In Fall 2017, Nevena Stojanovic, Lecturer in the English Department at WVU, had the honor to participate as a keynote and honorary guest speaker at two global interdisciplinary conferences, organized by Advena World and held in the Washington, DC, metro-area. Interdisciplinary research and interdisciplinary symposia are of paramount importance for higher education in the 21st century.
On Oct. 27, Stojanovic served as the Keynote Speaker at the 2017 Global Conference on Humanities, Literatures, Cultures, and Arts. She delivered a talk on teaching research and argumentation in undergraduate courses on literature. Her lecture was based on her reflections on teaching nineteenth-century transatlantic authors, and she was delighted to see that her colleagues in other academic disciplines had similar experiences with teaching cultural texts of the past. Her emphasis on transmediation in teaching old literary genres received approval from scholars in the diverse fields such as philosophy, history, communications, aesthetics, etc. This academic work is of increasing importance as it recasts cultural texts in a different medium, enabling students to unpack the ideological coding embedded in the text.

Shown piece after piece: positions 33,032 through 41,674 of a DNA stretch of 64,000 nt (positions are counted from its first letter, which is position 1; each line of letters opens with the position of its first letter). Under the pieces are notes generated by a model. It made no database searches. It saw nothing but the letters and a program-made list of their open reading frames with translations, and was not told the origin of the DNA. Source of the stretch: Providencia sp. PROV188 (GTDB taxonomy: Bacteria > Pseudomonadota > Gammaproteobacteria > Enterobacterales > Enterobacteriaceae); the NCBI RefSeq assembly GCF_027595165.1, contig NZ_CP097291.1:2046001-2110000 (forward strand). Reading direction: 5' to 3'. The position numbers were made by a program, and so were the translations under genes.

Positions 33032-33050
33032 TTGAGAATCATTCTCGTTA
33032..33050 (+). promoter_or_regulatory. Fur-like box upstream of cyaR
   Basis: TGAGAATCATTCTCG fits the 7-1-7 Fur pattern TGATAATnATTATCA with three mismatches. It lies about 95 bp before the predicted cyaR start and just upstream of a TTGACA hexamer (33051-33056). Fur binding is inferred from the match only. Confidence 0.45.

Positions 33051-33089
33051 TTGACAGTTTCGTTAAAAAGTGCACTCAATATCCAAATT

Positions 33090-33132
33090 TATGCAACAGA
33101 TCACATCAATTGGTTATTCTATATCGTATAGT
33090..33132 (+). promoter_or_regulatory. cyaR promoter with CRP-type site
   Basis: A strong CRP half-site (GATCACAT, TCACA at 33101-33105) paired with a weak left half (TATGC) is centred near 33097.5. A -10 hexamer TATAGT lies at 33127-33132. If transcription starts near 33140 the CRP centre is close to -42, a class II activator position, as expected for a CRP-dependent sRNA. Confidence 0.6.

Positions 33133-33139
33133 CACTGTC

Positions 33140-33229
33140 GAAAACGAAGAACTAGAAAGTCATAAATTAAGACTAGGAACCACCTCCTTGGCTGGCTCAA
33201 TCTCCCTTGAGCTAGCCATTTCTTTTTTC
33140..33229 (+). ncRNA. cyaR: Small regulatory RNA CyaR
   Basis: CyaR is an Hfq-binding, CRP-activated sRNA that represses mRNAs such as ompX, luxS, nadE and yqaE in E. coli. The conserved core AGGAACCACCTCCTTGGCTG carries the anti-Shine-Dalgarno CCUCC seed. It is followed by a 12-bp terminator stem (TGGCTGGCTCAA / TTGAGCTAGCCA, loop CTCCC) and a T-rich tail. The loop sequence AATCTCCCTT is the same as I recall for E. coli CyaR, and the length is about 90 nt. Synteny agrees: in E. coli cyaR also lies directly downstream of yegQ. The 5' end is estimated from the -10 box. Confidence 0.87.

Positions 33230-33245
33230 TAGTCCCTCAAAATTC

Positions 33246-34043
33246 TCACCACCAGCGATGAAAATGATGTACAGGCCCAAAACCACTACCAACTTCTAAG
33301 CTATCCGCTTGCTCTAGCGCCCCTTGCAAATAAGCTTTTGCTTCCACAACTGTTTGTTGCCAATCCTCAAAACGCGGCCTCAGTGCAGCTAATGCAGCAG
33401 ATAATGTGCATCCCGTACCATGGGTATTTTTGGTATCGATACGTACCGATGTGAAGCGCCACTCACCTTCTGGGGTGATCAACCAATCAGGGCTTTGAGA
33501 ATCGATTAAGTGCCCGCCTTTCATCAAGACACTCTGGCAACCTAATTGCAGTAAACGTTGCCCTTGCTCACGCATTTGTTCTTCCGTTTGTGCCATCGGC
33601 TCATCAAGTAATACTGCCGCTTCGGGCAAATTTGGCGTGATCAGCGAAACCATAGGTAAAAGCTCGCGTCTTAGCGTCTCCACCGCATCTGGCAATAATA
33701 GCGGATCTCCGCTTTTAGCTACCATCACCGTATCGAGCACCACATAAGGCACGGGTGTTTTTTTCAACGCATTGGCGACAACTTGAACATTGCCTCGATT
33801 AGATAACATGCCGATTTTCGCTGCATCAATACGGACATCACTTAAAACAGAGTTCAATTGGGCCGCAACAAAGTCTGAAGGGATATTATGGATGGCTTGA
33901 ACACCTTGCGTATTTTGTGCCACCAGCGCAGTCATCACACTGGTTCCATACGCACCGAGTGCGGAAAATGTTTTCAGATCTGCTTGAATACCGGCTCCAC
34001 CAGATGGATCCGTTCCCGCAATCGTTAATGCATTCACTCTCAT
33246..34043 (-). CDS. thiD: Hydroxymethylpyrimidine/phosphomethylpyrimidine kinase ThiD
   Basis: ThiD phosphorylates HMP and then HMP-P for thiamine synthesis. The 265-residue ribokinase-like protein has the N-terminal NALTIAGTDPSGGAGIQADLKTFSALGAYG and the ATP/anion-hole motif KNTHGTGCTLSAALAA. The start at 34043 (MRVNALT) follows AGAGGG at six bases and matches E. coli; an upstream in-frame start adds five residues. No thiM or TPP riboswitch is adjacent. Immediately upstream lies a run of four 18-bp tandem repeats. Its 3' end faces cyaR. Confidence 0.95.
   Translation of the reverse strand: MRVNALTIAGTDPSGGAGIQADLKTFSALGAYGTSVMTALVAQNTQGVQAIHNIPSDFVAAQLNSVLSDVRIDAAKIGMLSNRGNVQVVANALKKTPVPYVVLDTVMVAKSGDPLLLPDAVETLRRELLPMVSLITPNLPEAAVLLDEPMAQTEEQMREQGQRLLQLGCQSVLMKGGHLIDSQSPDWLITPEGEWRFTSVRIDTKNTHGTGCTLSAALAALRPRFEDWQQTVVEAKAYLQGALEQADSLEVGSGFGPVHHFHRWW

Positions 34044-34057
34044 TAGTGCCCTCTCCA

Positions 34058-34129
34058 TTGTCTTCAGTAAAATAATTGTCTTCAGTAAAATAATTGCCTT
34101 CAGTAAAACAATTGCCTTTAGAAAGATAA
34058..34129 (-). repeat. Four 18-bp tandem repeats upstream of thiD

Stojanovic was also invited to be an Honorary Guest Speaker at the Dec. 1 Global Conference on Education, Research, and Policy, where she presented her theoretical work on digital humanities and radical performance art. Interacting with specialists focused on higher education, leadership, cybersecurity, ethics, and political science, Stojanovic was thrilled by the connections among these fields, particularly through their common emphasis on an individual’s sphere of influence, community-based scholarship, and innovative leadership.
Both lectures demonstrate the ongoing need and advantages of interdisciplinary research and teaching.
For more information, contact Stojanovic at Nevena.Stojanovic@mail.wvu.edu.